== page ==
FAQ Willed Donor program
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  1. What arrangement should I make if I am admitted into a hospital, move to a retirement community, a nursing home or any type of care facility prior to my death? If you are admitted into a hospital, move to a retirement community, a nursing home or any type of care facility, it is recommended that a copy of the dedication form be placed on your chart or care plan. When death occurs, the program should be notified immediately by calling +254734510541. Arrangements will then be made to receive the body into our program.
  2. Should the donor inform someone of the bequest? Is it necessary to include my body donation in my will? Yes. Your survivor or designated responsible party should be informed of the arrangements you have made. You may also choose to inform your family, doctor and lawyer of your wishes. You do not need to include the bequest in your will, as a will may not be read in time for delivery of the body to the university. It is more important to have these instructions readily available on a wallet donation card or donation form and have your survivors be aware of your intentions
  3. Can I donate someone else's body, such as my wife's or my husband's? An attorney in fact (person who has legally been given Power of Attorney) for the donor may be able to sign donation papers during the donors life. Alternately, a spouse, registered domestic partner, or next of kin can make a donation after death. 
  4. Who may serve as a witness to my donation? Anyone 18 years or older, preferably someone expected to be a survivor, may act as a witness. Two witness signatures are required on our donation forms.
  5. How can I leave my body to medical science? Forms authorizing the donation of the body can be obtained by calling (858) 534-4536 or writing: Body Donation Program Department of Human Anatomy, University of Nairobi, P.O Box 30197 – 00100, Nairobi
  6. If a bequest is made, and the donor has a change of mind later, can the gift be rescinded?  Yes, if the request is made in writing by the donor.
  7. What is the procedure upon the death of the donor? What if I should die on a weekend or holiday? The next of kin, executor, or hospital personnel should call the Body Donation Program office at +254734510541. This same number should be called on nights, weekends, and holidays.
  8. Will any payment be received for the body? No payment may be made in connection with a body donation. This policy is in accordance with Anatomy Act, and all institutions accepting human remains must comply with it. However, by donating your body you avoid all funeral or burial costs.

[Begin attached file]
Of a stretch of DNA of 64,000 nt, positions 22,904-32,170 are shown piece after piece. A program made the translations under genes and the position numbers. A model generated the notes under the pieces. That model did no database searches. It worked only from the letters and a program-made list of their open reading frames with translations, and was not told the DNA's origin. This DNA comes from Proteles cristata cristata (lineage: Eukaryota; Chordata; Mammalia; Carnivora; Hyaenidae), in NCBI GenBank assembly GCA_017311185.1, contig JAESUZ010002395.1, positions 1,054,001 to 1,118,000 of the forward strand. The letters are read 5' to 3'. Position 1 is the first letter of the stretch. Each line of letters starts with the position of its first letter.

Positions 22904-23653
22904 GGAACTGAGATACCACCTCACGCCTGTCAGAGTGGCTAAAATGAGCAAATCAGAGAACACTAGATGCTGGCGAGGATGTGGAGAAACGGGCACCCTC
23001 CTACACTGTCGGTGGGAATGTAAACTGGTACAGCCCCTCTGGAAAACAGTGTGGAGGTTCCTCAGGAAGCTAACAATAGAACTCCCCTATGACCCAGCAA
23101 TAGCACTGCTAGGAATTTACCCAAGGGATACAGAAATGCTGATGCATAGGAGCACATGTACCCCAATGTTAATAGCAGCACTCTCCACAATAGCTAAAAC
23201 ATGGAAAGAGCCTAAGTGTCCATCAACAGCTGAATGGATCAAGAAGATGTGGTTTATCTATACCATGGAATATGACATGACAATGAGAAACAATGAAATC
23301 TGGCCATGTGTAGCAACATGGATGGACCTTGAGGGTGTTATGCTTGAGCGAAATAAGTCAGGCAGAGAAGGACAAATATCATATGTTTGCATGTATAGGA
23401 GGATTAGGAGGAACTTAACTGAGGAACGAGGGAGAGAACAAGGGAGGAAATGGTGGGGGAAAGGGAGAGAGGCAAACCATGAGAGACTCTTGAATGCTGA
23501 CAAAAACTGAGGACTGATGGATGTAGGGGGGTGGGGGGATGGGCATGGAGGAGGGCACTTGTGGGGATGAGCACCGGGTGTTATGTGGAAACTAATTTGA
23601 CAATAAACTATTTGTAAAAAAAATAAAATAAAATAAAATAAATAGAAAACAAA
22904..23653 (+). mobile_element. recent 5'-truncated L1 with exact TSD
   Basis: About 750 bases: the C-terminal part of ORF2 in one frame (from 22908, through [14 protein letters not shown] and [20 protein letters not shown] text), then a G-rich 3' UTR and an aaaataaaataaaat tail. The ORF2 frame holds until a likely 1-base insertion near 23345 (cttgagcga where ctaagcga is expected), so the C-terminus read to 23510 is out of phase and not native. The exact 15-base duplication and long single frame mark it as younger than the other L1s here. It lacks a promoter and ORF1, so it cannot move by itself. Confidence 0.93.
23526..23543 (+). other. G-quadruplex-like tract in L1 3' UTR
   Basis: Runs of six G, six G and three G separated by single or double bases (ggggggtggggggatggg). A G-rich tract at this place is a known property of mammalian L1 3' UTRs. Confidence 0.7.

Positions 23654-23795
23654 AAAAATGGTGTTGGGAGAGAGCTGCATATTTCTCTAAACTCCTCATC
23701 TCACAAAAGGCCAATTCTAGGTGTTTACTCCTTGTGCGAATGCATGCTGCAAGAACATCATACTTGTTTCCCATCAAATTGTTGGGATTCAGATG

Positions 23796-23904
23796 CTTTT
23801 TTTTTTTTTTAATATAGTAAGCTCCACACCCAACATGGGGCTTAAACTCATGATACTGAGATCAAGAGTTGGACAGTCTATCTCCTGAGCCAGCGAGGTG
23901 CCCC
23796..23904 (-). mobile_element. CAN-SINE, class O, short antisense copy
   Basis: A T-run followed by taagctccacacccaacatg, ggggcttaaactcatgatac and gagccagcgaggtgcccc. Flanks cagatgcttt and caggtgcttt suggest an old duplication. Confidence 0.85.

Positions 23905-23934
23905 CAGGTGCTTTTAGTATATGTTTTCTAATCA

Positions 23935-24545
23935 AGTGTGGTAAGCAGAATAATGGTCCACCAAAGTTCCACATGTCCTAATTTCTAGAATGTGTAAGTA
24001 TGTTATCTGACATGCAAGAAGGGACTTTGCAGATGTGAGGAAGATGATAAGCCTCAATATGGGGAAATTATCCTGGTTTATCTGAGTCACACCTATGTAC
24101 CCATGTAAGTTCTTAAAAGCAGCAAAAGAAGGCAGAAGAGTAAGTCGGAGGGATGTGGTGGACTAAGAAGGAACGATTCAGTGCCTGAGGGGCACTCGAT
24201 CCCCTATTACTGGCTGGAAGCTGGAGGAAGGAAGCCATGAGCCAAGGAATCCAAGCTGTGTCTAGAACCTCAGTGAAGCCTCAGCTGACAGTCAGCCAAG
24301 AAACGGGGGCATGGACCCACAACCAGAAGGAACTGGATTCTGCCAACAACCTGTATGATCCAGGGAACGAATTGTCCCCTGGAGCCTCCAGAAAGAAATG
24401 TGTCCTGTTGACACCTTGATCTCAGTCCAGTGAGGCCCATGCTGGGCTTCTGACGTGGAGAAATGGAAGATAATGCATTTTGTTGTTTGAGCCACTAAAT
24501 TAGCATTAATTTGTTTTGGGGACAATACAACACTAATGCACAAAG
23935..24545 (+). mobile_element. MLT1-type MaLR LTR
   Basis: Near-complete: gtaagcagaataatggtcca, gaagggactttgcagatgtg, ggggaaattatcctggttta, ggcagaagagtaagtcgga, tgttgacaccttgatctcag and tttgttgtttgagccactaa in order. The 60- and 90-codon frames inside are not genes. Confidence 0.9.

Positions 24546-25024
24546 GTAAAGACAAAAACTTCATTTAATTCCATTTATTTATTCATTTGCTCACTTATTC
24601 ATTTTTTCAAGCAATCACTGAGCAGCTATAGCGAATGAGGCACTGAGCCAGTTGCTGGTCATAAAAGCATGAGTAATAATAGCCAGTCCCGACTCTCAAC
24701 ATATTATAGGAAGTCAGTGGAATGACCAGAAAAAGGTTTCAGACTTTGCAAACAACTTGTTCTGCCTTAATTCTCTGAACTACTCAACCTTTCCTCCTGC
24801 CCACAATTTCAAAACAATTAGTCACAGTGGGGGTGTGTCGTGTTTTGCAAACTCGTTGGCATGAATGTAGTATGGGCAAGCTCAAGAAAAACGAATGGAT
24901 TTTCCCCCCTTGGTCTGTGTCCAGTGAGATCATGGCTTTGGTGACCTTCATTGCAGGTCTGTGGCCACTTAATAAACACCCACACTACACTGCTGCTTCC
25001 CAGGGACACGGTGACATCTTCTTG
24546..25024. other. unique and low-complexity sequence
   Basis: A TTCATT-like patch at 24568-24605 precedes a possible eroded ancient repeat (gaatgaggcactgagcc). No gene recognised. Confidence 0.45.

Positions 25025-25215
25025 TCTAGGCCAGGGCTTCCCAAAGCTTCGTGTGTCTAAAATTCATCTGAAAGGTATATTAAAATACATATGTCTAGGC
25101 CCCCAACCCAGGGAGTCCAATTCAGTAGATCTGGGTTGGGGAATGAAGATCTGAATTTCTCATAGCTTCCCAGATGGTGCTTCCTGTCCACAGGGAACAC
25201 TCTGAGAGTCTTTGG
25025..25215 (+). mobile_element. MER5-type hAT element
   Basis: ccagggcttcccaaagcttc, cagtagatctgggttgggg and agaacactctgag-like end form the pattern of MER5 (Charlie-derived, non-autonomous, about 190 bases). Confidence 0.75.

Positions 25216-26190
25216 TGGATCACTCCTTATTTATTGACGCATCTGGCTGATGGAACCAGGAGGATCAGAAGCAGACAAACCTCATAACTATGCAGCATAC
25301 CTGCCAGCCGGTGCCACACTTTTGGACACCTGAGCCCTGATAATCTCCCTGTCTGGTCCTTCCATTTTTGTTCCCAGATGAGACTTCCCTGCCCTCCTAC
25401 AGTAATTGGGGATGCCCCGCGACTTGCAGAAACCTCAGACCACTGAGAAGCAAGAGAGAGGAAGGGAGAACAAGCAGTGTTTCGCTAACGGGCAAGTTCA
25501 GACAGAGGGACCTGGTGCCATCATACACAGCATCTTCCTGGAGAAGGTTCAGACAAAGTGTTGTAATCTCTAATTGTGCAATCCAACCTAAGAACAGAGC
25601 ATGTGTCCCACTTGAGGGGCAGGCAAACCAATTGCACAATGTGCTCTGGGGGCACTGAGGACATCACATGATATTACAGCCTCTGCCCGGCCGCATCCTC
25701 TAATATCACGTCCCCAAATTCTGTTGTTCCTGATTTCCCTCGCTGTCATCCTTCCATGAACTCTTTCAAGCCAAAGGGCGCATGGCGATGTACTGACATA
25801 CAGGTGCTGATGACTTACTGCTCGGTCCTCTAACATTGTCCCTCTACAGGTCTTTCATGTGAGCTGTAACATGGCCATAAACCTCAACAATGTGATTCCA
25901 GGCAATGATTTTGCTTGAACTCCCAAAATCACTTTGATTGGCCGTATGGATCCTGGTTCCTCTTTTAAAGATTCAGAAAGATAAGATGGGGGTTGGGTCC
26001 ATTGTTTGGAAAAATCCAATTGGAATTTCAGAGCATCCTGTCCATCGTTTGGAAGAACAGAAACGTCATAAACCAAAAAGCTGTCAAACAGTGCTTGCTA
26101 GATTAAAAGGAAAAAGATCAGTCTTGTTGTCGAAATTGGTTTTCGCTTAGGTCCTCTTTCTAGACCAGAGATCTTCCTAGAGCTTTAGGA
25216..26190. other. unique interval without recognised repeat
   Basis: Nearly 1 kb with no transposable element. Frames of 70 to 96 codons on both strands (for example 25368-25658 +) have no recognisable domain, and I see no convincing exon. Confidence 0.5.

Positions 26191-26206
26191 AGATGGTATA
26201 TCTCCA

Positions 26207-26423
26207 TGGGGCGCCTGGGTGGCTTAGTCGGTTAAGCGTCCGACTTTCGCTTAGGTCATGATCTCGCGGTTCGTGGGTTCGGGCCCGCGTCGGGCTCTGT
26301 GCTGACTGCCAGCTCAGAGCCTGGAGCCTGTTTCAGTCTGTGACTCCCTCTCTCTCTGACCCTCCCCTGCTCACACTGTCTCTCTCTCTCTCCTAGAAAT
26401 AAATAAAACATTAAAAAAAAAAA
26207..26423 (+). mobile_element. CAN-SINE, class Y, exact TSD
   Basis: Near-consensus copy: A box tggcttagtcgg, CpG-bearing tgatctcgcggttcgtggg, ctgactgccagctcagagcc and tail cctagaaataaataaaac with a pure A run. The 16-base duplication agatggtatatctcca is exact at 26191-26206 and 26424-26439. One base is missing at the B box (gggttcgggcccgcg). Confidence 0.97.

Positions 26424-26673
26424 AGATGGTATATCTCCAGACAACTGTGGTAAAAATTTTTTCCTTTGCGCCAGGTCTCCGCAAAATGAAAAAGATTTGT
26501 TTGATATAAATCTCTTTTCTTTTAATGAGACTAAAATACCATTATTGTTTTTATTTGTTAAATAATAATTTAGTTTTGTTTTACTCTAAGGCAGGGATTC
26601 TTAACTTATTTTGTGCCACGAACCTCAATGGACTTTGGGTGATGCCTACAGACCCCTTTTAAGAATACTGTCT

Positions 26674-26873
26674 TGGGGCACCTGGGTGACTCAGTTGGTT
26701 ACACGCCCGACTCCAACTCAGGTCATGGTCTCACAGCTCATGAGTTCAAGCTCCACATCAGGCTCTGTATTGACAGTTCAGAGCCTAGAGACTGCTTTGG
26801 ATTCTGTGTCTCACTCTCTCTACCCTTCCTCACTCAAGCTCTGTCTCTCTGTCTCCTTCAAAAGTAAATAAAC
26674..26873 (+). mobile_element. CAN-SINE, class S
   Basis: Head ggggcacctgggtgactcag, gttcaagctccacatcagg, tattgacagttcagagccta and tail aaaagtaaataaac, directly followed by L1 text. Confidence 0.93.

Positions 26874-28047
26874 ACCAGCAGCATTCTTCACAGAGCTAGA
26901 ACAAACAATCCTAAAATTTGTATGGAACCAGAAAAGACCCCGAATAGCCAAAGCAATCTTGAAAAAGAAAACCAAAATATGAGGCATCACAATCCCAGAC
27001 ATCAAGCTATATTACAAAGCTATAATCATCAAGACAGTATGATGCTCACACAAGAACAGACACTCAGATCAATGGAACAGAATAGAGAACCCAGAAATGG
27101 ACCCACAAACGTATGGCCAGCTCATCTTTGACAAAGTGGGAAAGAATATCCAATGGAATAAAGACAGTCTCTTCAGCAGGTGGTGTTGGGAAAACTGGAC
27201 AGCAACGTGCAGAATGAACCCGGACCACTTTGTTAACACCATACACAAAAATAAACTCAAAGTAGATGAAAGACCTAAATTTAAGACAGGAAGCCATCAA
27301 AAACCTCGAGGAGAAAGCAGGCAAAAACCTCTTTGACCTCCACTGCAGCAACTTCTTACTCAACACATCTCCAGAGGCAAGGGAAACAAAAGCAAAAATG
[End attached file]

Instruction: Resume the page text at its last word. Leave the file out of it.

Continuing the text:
9. Will your department accept my body if I die very far from University of Nairobi or outside the Country? No. Because of transportation costs, legal issues, and potential deterioration of the body, donations will only be accepted if death occurs within reasonable distance (200km) from UON.  Deaths that occur outside of the 200km radius could be accepted on a case by case basis but transportation outside of the 200km radius is not provided.
  10. What expenses are involved upon the death of the donor? UON will assume all transportation costs to deliver a donor to UON. The only cost to the family or the estate is the cost of the Death Certificate.
  11. Is it possible for an ambulance service or even my family to deliver my body to the Medical School? Yes. However, all donors are transported in a professional, ethical manner in vehicles equipped with proper mortuary transportation systems.
  12. Are there any conditions which would invalidate my donation? Extreme obesity, or a history of contagious diseases (Hepatitis B or C, HIV, untreated tuberculosis, etc.) are the major reasons we cannot accept a donor.
  13. Can a person be too old to donate his or her body? No. Age is not a consideration in body donation. Only the conditions described above may make a donation unacceptable.
  14. Will my body be used for teaching or research? Most bodies are used to teach medical and pharmacy students, and in physician continuing education programs. A small number of bodies are used to teach students in allied health fields such as nursing and physical therapy. Some bodies are used for research or by surgeons to study new operative techniques.
  15. What is meant on the donation form by "permanent preservation" of an organ or part for teaching purposes? An organ or part from a body may be so unusual (such as an abnormally developed, or diseased organ or part), or so useful for teaching purposes that it is desirable to preserve it so that more than one group of students may study it. Such an organ can be "plastinated" so that it may be used over and over without deterioration.
  16. Will my family receive a report of your findings? No. We do not conduct autopsies and no reports are prepared. Bodies are used anonymously in medical education and research and no record of pathological findings is kept by students.
  17. What about autopsies before donation? Autopsied bodies are only accepted on a case by case basis because the value for anatomical study of an autopsied body is limited.
  18. What is the final disposition following study? After studies are completed - generally a period of one to three years - the remains are disposed as per the anatomy act. No notification of final disposition will be sent to the family.
  19. Is there a memorial service for the donors? Yes. Relatives can have a memorial service at CFP.